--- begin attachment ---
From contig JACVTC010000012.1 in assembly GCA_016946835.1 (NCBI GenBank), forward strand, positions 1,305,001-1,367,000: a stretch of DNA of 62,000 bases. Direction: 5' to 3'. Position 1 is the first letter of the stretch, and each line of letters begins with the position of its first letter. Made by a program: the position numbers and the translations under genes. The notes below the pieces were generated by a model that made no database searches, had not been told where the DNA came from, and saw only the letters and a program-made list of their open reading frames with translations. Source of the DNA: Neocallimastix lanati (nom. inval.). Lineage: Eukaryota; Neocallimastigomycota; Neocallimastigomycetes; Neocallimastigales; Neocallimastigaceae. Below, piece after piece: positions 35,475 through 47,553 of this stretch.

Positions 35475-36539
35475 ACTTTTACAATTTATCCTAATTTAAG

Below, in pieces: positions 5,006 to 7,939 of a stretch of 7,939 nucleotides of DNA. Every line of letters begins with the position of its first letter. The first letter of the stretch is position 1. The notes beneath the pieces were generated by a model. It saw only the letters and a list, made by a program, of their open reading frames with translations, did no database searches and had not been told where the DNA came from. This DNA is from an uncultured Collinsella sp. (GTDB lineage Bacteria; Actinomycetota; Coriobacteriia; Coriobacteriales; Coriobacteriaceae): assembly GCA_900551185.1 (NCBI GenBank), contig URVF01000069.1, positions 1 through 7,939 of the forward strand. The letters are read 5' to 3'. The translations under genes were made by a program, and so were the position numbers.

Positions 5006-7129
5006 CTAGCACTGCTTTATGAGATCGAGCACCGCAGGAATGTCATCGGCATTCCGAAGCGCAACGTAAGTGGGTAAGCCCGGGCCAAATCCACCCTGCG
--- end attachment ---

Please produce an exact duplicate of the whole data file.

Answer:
From contig JACVTC010000012.1 in assembly GCA_016946835.1 (NCBI GenBank), forward strand, positions 1,305,001-1,367,000: a stretch of DNA of 62,000 bases. Direction: 5' to 3'. Position 1 is the first letter of the stretch, and each line of letters begins with the position of its first letter. Made by a program: the position numbers and the translations under genes. The notes below the pieces were generated by a model that made no database searches, had not been told where the DNA came from, and saw only the letters and a program-made list of their open reading frames with translations. Source of the DNA: Neocallimastix lanati (nom. inval.). Lineage: Eukaryota; Neocallimastigomycota; Neocallimastigomycetes; Neocallimastigales; Neocallimastigaceae. Below, piece after piece: positions 35,475 through 47,553 of this stretch.

Positions 35475-36539
35475 ACTTTTACAATTTATCCTAATTTAAG

Below, in pieces: positions 5,006 to 7,939 of a stretch of 7,939 nucleotides of DNA. Every line of letters begins with the position of its first letter. The first letter of the stretch is position 1. The notes beneath the pieces were generated by a model. It saw only the letters and a list, made by a program, of their open reading frames with translations, did no database searches and had not been told where the DNA came from. This DNA is from an uncultured Collinsella sp. (GTDB lineage Bacteria; Actinomycetota; Coriobacteriia; Coriobacteriales; Coriobacteriaceae): assembly GCA_900551185.1 (NCBI GenBank), contig URVF01000069.1, positions 1 through 7,939 of the forward strand. The letters are read 5' to 3'. The translations under genes were made by a program, and so were the position numbers.

Positions 5006-7129
5006 CTAGCACTGCTTTATGAGATCGAGCACCGCAGGAATGTCATCGGCATTCCGAAGCGCAACGTAAGTGGGTAAGCCCGGGCCAAATCCACCCTGCG